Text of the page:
Contactless Payment Doubles Growth

After two years of fast growth in contactless payments, the verdict is in: once consumers try contactless, they like it. New U.S. consumer research indicates that nine percent of the U.S. population now has a contactless credit or debit card. Last year the number of open network contactless cards in circulation reached $35 million in 2007, nearly doubling from $19 million in 2006.

A survey from the Smart Card Alliance showed 92 percent of contactless users thought it was both fast and easy. On the whole, these users had positive experiences at merchants too, reporting that 85 percent of cashiers knew how to accept contactless, and 84 percent saw contactless acceptance marks at the point-of-sale. Contactless users also are paying with their contactless cards frequently, with over 22 percent using contactless payment more than six times per month.

One challenge highlighted by the recent Alliance consumer study was that more communication is needed to reach more consumers. Awareness has grown significantly since 2006, with 25 percent of consumers surveyed now familiar with contactless payments compared to 15 percent in 2006; however, more than 50 percent of consumers still are not familiar with contactless payments. Even in high penetration zip codes nearly half of all consumers are unfamiliar with contactless.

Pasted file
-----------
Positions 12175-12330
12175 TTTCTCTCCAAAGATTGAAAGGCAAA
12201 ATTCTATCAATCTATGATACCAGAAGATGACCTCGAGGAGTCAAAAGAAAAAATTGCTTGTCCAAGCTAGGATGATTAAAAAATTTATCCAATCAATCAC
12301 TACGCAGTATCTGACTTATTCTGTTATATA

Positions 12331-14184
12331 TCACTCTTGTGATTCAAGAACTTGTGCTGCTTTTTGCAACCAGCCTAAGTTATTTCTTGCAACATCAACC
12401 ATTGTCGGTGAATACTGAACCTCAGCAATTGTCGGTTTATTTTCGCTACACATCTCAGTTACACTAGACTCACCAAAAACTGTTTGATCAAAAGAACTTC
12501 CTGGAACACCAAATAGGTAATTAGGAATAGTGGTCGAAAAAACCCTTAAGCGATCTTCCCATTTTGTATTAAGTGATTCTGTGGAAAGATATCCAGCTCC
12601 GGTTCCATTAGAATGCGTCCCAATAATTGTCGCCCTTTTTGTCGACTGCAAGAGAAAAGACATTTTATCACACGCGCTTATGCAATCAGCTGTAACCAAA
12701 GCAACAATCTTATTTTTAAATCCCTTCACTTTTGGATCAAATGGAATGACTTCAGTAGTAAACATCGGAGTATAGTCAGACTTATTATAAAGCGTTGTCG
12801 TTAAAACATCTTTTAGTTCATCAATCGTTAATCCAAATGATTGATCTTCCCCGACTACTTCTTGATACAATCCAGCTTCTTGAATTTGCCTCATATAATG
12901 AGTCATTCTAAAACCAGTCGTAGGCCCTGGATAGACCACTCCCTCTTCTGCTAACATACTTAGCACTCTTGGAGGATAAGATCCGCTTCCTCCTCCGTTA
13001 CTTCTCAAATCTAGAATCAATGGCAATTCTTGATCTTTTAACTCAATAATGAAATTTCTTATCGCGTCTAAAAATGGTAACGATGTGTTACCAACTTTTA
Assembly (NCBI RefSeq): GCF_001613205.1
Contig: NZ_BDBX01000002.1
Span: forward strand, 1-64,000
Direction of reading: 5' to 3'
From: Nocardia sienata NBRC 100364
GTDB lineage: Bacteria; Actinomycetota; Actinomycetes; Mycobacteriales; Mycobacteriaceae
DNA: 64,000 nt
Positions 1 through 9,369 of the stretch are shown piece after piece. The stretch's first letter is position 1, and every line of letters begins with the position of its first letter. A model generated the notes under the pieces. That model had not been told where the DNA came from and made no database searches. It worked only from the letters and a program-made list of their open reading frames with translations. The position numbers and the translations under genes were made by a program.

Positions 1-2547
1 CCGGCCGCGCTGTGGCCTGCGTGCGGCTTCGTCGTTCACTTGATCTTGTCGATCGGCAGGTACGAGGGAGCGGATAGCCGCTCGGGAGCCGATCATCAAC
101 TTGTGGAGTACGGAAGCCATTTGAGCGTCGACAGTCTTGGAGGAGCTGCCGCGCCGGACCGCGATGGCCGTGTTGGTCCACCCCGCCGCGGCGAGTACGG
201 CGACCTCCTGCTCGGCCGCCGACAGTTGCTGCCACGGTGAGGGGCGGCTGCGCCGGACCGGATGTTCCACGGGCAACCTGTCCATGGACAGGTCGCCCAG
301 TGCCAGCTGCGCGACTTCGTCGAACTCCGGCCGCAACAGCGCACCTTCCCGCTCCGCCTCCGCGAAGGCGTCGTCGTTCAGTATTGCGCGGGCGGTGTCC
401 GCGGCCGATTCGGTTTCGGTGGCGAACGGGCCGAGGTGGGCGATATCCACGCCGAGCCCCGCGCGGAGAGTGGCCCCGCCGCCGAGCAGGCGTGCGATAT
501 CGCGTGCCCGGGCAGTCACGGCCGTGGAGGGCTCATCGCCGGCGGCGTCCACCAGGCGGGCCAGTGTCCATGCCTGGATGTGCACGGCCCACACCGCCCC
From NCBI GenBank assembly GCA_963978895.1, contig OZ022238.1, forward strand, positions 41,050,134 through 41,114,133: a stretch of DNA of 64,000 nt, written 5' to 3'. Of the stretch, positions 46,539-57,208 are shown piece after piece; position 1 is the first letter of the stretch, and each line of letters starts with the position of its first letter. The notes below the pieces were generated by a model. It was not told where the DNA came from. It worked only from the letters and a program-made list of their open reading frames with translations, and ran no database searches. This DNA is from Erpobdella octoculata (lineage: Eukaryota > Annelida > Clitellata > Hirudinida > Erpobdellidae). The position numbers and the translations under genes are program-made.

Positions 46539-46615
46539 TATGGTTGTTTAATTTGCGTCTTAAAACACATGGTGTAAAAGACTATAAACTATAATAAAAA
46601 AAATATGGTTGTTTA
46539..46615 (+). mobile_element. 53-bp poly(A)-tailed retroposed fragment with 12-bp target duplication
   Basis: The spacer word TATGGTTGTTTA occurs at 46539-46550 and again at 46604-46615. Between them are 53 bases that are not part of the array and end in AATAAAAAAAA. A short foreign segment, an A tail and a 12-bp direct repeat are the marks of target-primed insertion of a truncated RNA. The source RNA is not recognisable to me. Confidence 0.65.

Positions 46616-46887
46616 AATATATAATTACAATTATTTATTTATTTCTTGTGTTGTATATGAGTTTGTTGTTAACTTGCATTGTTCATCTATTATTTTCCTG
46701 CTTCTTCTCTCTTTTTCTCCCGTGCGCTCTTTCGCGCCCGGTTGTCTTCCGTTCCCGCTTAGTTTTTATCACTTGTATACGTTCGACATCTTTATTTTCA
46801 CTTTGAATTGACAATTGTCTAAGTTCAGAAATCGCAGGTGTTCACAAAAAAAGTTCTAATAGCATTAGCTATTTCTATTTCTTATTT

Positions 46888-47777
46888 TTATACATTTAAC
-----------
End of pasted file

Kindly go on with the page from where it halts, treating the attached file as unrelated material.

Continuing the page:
Retail acceptance of contactless is also strong and growing. There are now 75,000 U.S. retail locations accepting contactless payment, including taxi cabs and transit operators, according to David Robertson, publisher of The Nilson Report, a trade newsletter that tracks the payment industry.

"Contactless payment acceptance at merchants is taking off much faster than PIN debit did," says John Suchanec, senior vice president of payment research and innovations, Bank of America. "Contactless acceptance is already growing at a rate that it took seven years to achieve with PIN debit. Mobile will accelerate the curve."

Contactless users are very positive on mobile payments as well. Current contactless users are twice as likely to use a mobile wallet as non-users. The Alliance research showed 43 percent of contactless users were likely to use a mobile device as a mobile wallet, compared to 19 percent of the non-users. Consumers are even ready to switch carriers to get what they want, with 47 percent of contactless users saying that they would switch mobile carriers to gain mobile payments.
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